ASIAN IN­VA­SION

A strong stroke of Asian au­then­tic­ity is reel­ing in more dis­cern­ing Filipinos, lay­ing the foun­da­tion for an emerg­ing food cap­i­tal

F&B World - - TABLE OF CONTENTS - Text by JA­CLYN CLE­MENTE KOPPE Photos by JILSON TIU

If you want to know the next big food trend on this side of the hemi­sphere, check for flight pat­terns

It’s ob­vi­ous. Asian food is in. How­ever, while the world cel­e­brates Nou­velle Filipino dishes in New York’s bor­oughs and we play around with mod­ern­ized ver­sions of lo­cal stews and Malay braises, there re­mains a buzz­word re­fus­ing to go away: au­then­tic­ity. True, the rules are bend­ing now more than ever. In fact, fu­sion is no longer re­viled like it was a cou­ple of years ago. Young, ad­ven­tur­ous chefs are smart yet cau­tious, care­fully tip­toe­ing the fine line that sep­a­rates the in­no­va­tive from the hot messes. Per­haps, it is the blur­ring of th­ese lines, an em­brac­ing of Asian fla­vors cou­pled with West­ern tech­niques, or vice versa, which spurred the rise of a move­ment in a dif­fer­ent di­rec­tion.

Tast­ing Tra­di­tion

For Annabelle Chua, CEO of Xiu Fine Can­tonese Din­ing, it was never about fol­low­ing a trend. If there ever was a lo­cal clamor for Asian cui­sine, she was com­pletely obliv­i­ous to it. “We’re just stick­ing to what we know,” ad­mits Chua, whose fam­ily owns Lu­gang Cafe, Tuan Tuan, and The Dessert Kitchen. While th­ese es­tab­lish­ments move freely within dif­fer­ent re­gional Chi­nese cuisines, Xiu is de­cid­edly tra­di­tional Can­tonese. Af­ter all, it is a joint ven­ture be­tween Chua’s group (she has a dif­fer­ent set of part­ners for Xiu) and Hong Kong restau­rant West Villa, a col­lab­o­ra­tion she says she fought hard to fi­nal­ize. “They ( West Villa) don’t need us!” she says. “They’re do­ing well on their own in Hong Kong, they don’t need the Philip­pine mar­ket. How­ever, I think the lo­cal restau­rant scene needs some­thing like them.”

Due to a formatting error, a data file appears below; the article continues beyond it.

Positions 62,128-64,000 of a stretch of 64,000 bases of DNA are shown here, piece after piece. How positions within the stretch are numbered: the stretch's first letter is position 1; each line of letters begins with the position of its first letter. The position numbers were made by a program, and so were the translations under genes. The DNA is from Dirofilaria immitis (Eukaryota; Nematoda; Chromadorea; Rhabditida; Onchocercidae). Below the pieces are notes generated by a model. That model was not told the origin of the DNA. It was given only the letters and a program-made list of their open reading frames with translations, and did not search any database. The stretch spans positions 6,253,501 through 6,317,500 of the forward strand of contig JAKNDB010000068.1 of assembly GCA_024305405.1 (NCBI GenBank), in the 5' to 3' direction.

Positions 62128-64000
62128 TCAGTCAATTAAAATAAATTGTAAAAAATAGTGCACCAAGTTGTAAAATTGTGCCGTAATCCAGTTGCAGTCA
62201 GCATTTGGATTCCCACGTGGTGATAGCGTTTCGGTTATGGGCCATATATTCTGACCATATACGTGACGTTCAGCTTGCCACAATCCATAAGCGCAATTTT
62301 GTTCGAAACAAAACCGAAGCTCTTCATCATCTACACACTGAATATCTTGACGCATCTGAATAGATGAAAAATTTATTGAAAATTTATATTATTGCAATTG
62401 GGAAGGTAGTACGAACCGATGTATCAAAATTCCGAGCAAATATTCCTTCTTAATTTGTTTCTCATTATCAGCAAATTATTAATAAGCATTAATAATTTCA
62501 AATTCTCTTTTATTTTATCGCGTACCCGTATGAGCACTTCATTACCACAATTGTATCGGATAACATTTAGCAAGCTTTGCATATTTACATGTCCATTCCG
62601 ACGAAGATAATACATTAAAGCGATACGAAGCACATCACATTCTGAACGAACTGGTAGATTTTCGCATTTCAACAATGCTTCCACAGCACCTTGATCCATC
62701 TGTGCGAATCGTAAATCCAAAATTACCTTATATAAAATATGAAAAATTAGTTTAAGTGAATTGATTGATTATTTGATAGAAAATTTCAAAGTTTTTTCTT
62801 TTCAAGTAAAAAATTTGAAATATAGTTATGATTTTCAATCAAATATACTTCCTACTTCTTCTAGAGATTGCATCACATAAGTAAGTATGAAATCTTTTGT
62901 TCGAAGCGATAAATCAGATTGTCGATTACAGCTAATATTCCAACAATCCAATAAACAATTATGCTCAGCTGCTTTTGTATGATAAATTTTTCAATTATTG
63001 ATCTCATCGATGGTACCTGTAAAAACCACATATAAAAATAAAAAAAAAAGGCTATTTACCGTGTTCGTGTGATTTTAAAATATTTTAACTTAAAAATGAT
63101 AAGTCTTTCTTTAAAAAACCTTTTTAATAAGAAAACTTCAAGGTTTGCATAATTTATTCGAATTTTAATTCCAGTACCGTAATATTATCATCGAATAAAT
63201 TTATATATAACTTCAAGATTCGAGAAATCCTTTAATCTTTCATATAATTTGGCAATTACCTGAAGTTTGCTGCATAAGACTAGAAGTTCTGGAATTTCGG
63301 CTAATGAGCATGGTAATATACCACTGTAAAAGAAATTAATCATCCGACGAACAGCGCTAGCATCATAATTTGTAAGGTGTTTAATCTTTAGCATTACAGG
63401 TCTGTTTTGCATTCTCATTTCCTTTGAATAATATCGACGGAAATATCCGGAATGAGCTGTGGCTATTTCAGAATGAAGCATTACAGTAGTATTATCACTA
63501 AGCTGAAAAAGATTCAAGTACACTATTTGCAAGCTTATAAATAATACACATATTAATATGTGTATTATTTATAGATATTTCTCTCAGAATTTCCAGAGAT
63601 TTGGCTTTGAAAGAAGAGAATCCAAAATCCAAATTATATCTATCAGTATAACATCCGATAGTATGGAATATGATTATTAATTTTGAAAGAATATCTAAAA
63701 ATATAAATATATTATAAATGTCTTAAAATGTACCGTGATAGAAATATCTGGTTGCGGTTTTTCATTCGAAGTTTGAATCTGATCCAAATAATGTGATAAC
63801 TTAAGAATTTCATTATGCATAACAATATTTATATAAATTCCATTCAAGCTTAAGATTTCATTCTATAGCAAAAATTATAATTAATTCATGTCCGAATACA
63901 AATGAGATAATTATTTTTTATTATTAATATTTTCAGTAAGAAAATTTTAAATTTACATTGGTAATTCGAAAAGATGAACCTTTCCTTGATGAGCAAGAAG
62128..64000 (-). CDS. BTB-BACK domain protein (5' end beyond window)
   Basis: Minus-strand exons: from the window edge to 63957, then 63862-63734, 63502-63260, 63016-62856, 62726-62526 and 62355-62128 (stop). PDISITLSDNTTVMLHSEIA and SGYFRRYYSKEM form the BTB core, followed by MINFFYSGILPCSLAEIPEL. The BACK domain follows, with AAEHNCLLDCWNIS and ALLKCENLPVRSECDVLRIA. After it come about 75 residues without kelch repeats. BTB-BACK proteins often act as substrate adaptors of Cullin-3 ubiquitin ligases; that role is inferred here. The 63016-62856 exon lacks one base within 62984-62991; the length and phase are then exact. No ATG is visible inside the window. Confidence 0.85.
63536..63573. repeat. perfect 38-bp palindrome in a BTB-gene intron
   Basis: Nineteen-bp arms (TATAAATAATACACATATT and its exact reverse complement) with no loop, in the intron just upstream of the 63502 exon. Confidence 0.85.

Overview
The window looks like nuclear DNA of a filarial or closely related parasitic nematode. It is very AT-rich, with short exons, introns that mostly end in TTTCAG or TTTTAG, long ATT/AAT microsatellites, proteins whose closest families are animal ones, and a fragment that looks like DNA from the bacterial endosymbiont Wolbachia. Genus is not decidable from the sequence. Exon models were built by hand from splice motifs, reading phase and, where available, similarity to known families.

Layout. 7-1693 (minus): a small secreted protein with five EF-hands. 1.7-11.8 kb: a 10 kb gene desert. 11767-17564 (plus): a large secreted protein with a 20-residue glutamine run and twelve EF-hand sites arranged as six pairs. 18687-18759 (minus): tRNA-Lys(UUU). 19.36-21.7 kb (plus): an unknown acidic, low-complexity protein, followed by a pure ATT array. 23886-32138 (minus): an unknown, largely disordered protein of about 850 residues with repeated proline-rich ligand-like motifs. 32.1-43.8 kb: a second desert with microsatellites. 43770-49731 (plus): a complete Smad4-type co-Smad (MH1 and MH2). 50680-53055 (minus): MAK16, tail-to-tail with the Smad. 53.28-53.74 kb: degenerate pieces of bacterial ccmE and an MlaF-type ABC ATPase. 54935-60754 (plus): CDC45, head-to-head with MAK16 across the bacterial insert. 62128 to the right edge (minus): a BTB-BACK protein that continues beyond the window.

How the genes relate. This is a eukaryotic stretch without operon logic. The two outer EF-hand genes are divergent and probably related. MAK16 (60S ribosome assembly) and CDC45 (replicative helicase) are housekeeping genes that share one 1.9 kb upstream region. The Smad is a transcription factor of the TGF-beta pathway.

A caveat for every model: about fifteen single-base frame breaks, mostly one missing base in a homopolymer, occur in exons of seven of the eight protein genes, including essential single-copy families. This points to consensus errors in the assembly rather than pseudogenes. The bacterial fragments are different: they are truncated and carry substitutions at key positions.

It’s hard to ig­nore the glitz of the oblig­a­tory crys­tal chan­de­liers or the menu that reads like an em­peror’s ban­quet—suck­ling pig two ways; sautéed lob­sters with egg white; scal­lops in truf­fle paste; shark’s fin in dou­ble-boiled broth. All are pre­pared ac­cord­ing to their Hong Kong part­ners’ high stan­dards.

Past the shim­mer­ing am­bi­ence and the os­ten­ta­tious dishes is Xiu’s de­vo­tion to tra­di­tional Can­tonese cook­ing en­sured by a bat­tal­ion of chef im­ports from Guang­dong prov­ince. This is an el­e­ment that, de­spite the el­e­gant trap­pings, puts them com­fort­ably in the same breath as Makan­su­tra, Sin­ga­porean TV per­son­al­ity KF See­toh’s hawker stall con­cept. Chef Him Uy de Baron is the only lo­cal part­ner with restau­rant ex­pe­ri­ence so he was tasked with head­ing op­er­a­tions at the sprawl­ing flag­ship store in SM Mega­mall. “When the Sin­ga­porean part­ners de­cided it was time to ex­pand, they ex­plored sev­eral prospects—Malaysia, Hong Kong, the Philip­pines. It was here, they said, that the mar­ket seems most vi­brant and most ap­pre­cia­tive of their con­cept and cui­sine.” It was a year ago when See­toh got in touch with lo­cal food writer and en­tre­pre­neur JJ Yulo and, now, Makan­su­tra Hawk­ers is at­tract­ing crowds of both well-trav­eled lo­cals and ex­pats from the Or­ti­gas busi­ness dis­trict. When asked if he no­ticed Asian food is trend­ing, Uy de Baron says “that started more than five years ago with the Ja­panese food in­va­sion, when